Taking accurate weight measurements plays a vital role in our everyday lives. That is why knowing how to calibrate a digital scale is a vital hack that you need to learn.
Getting the correct weight means that you’ll have accurate data with which you can work with. Be it in the kitchen when baking or cooking, or for personal use. Be it at the grocery store during a sale or even if you sell weights yourself.
Yes! You can never downplay the significance of this exercise. That is why today I’ll show you how to calibrate your scales and spell out the needed requirements.
I will also show you when the right time to calibrate is and some improper techniques that you should avoid.
What is calibration?
Simply put, calibration refers to the process that ensures that your weighing scale gives correct and accurate weight readings. It involves configuring a scale to give a reading that is acceptable and within a justifiable range.
The accurate readings of each scale are usually indicated in its manual.
Yet, all this accuracy degrades over time from continued use, debris buildup, and aging. This process is also known as drift.
The kinds of scales most vulnerable to this drift are the smaller, portable ones. This is because of their light and sensitive body design.
Types of calibration
There are two types of calibration that you may most likely interact with:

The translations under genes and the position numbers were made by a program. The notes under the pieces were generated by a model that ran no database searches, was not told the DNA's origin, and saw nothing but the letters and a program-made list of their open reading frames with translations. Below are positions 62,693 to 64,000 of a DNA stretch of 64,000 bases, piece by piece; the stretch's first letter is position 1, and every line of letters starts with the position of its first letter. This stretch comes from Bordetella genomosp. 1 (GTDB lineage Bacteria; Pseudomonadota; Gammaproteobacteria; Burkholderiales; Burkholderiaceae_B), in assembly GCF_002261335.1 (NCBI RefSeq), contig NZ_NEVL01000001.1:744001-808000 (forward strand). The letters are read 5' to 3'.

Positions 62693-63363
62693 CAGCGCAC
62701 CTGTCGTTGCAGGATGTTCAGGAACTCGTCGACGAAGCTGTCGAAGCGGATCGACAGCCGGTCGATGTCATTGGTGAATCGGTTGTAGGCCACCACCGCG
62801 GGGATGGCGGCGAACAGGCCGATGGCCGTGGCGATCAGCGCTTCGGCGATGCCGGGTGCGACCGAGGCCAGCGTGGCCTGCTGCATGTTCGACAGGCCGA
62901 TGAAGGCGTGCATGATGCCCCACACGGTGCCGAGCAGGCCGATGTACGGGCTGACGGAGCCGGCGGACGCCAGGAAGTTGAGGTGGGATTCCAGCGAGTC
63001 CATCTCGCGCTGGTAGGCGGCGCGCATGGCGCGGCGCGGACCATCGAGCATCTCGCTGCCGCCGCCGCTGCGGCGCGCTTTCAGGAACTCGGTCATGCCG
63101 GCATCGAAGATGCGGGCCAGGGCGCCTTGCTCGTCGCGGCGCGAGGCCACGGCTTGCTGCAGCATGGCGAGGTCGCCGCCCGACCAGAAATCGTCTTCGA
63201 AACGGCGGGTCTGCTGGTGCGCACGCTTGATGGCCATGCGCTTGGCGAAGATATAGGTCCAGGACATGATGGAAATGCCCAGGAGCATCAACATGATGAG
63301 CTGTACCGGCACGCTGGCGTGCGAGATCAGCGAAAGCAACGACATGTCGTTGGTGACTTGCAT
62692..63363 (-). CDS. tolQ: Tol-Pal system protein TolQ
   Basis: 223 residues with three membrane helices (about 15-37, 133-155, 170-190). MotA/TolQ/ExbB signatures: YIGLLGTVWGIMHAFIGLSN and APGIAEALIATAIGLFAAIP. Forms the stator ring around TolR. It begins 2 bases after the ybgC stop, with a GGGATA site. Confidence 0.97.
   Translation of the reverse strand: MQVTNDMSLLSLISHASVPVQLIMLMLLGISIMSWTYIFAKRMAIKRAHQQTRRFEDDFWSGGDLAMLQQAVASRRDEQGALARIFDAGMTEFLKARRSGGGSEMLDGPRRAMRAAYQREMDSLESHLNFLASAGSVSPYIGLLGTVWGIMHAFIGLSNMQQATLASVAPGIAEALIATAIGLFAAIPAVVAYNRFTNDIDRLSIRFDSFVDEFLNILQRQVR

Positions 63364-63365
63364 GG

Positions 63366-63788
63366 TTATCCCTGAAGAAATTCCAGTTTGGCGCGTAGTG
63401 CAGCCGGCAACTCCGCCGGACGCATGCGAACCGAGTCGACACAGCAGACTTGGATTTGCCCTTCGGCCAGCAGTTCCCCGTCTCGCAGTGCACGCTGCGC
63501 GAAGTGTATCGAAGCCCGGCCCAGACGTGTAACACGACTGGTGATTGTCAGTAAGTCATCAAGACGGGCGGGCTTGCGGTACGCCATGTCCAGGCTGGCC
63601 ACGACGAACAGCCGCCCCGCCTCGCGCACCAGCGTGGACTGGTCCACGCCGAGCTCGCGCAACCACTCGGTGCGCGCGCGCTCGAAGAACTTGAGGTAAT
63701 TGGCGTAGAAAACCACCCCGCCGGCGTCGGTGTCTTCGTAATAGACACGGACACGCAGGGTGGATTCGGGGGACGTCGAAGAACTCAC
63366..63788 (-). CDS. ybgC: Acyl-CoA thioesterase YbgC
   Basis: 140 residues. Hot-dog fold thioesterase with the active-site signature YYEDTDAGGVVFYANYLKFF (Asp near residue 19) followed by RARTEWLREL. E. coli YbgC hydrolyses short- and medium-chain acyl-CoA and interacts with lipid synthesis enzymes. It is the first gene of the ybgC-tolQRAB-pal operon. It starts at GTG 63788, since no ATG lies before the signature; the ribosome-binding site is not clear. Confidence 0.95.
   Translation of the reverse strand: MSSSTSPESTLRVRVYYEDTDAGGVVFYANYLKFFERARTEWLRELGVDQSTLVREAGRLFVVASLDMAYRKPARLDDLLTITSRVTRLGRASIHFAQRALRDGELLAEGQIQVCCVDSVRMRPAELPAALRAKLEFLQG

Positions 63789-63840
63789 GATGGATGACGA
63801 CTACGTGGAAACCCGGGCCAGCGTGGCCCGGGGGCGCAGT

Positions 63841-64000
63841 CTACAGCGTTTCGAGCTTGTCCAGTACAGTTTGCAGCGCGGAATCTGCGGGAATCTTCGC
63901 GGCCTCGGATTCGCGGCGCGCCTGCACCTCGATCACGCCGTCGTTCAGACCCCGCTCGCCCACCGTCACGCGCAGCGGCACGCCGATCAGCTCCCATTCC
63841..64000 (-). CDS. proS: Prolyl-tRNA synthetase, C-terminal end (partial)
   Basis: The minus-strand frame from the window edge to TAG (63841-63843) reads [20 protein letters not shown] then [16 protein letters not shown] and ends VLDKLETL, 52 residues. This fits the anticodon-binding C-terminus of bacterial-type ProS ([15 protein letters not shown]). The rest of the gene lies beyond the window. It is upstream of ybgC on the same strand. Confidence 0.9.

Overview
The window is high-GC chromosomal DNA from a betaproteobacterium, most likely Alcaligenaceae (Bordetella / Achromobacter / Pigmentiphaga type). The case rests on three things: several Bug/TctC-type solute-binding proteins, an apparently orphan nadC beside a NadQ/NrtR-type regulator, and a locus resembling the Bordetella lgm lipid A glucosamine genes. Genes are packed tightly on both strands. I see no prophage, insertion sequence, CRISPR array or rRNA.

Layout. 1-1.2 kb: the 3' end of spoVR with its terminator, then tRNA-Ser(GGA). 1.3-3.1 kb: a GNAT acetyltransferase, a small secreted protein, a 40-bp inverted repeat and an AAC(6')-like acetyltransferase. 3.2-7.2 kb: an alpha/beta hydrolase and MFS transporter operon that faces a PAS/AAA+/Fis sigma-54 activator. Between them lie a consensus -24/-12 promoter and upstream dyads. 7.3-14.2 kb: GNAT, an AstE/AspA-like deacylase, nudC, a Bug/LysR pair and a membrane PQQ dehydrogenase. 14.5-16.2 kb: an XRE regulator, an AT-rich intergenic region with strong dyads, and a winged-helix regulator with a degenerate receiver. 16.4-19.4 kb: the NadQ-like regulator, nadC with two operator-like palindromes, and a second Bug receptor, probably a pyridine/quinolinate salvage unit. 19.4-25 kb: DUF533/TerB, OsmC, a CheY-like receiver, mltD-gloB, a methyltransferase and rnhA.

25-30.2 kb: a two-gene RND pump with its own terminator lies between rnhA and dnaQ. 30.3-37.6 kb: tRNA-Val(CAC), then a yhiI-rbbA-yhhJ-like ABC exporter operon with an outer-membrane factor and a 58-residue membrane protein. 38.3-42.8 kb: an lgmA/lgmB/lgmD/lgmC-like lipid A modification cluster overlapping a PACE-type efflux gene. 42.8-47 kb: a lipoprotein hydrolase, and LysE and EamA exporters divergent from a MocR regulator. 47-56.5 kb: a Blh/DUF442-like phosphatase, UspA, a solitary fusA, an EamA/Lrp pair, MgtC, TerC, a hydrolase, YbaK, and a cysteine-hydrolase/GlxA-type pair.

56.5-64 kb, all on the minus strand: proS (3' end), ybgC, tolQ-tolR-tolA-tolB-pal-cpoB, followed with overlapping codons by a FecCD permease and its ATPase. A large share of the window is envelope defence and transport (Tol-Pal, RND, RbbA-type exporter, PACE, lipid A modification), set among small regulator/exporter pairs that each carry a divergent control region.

a. Factory calibration
A factory calibration refers to the default calibration done when the scale is still in the factory. Hence, when you buy your scale, it normally arrives with factory calibration.
From the factory calibration, one wrong assumption that you might make is that the scales arrive ready-for-use. Well, that is not true.
The reason is that the final weight gets affected by factors such as the elevation of a place. Therefore, this means that two different points of elevation may give different weight readings. And because of that, I advise that you recalibrate your scale before use after it arrives.
b. Legal-for-Trade calibration
Legal-for-Trade calibration is a mandatory requirement for all commercial scales. What does it mean?
It means that a scale’s calibration has to match the standards enshrined in Handbook 44. This document highlights the tolerances, specifications, and other technical necessities required for commercial weighs and measurement devices.
The handbook contains a list of requirements that every commercial user must meet. And what’s more, an updated issue gets published each year.
How to calibrate a digital scale
Well, how do you calibrate a digital scale?
Let’s find out below:
1. Setting up
When setting up for calibration, you need to first identify a proper surface to place your scale. Ideally, the best spot is a flat surface. To check this, use a carpenter’s level.
You can also place a pencil or a small ball and see whether it rolls off the surface.
Secondly, place a computer mouse pad on the flat surface. You may need one or two depending on the size of your scale.
Mousepads act as effective shock absorbers and will inhibit interference from external vibrations. Other alternatives that you can use instead include rubber mittens and gripping pads.
After that, place the scale on top of the mouse pad. Power on the scale, then press the “Tare” or “ZERO” button on your scale.
Mostly, this button comes on the face of the unit but the location might vary depending on your model. It only takes a few seconds before your display reads “0.00” on the weight.
Lastly, ensure that you’ve set your scale to calibration mode. Again, check your manual because instructions to do this may vary depending on the unit.